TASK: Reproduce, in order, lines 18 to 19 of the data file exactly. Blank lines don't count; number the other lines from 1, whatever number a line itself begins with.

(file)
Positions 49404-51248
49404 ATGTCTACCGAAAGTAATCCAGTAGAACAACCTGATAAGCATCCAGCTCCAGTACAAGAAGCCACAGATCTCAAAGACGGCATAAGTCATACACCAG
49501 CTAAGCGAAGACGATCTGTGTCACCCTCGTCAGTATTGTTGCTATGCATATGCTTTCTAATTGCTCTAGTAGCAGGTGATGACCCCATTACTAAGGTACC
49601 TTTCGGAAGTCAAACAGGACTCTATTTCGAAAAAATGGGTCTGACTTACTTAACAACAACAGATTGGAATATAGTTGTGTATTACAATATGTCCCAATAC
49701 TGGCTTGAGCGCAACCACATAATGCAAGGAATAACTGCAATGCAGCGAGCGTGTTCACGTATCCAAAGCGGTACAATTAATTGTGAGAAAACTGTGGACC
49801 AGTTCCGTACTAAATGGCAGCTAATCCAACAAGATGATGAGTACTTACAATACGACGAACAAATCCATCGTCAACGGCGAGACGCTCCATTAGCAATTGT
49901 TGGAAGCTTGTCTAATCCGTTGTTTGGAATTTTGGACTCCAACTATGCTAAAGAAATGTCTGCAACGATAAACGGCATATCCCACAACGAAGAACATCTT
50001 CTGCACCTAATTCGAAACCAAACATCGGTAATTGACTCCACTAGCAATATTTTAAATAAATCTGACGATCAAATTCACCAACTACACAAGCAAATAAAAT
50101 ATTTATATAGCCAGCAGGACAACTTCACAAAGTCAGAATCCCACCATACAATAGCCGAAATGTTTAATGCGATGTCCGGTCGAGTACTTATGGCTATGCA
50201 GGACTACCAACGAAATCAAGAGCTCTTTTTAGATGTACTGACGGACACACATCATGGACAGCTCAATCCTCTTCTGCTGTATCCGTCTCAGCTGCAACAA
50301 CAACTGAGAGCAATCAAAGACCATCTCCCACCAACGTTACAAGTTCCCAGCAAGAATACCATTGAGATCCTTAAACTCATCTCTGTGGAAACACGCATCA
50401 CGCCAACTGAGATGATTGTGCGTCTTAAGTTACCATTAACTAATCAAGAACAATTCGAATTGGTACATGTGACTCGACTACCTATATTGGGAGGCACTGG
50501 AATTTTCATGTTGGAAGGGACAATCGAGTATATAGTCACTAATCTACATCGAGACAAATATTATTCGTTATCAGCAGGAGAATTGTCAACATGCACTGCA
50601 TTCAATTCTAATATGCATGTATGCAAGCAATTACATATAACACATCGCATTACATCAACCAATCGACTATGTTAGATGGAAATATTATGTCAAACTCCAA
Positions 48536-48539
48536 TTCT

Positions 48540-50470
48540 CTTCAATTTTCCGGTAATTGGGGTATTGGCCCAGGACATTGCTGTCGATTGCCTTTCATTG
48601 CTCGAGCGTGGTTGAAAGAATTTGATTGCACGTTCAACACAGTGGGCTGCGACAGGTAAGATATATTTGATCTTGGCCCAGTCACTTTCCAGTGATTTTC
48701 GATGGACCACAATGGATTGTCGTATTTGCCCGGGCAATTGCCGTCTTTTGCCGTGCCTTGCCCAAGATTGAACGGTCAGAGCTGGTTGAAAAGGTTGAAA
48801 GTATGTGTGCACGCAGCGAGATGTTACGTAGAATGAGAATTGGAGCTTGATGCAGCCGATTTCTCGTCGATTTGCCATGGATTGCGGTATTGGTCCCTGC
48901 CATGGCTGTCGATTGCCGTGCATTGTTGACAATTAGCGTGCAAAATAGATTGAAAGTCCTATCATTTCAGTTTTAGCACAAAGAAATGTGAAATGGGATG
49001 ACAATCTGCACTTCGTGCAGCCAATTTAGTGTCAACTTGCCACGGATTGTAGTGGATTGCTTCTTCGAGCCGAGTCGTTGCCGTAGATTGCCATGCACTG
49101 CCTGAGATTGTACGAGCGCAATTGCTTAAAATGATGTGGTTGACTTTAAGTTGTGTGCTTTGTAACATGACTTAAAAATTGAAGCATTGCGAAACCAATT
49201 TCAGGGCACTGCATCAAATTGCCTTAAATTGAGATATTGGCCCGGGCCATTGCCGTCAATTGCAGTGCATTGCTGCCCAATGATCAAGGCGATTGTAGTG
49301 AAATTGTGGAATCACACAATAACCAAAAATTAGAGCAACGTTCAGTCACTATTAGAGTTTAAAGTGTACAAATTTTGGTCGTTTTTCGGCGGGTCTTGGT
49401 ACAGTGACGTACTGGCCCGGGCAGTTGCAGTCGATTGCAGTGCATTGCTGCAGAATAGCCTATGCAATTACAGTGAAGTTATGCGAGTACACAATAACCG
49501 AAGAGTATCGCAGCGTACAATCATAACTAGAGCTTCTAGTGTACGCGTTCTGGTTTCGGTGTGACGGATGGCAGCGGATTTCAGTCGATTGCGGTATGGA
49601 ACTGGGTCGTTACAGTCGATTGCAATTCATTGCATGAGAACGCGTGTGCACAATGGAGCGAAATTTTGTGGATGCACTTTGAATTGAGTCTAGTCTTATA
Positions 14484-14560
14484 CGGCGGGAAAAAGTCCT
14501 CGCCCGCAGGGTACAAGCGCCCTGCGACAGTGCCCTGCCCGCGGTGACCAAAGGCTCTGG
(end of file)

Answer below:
48540 CTTCAATTTTCCGGTAATTGGGGTATTGGCCCAGGACATTGCTGTCGATTGCCTTTCATTG
48601 CTCGAGCGTGGTTGAAAGAATTTGATTGCACGTTCAACACAGTGGGCTGCGACAGGTAAGATATATTTGATCTTGGCCCAGTCACTTTCCAGTGATTTTC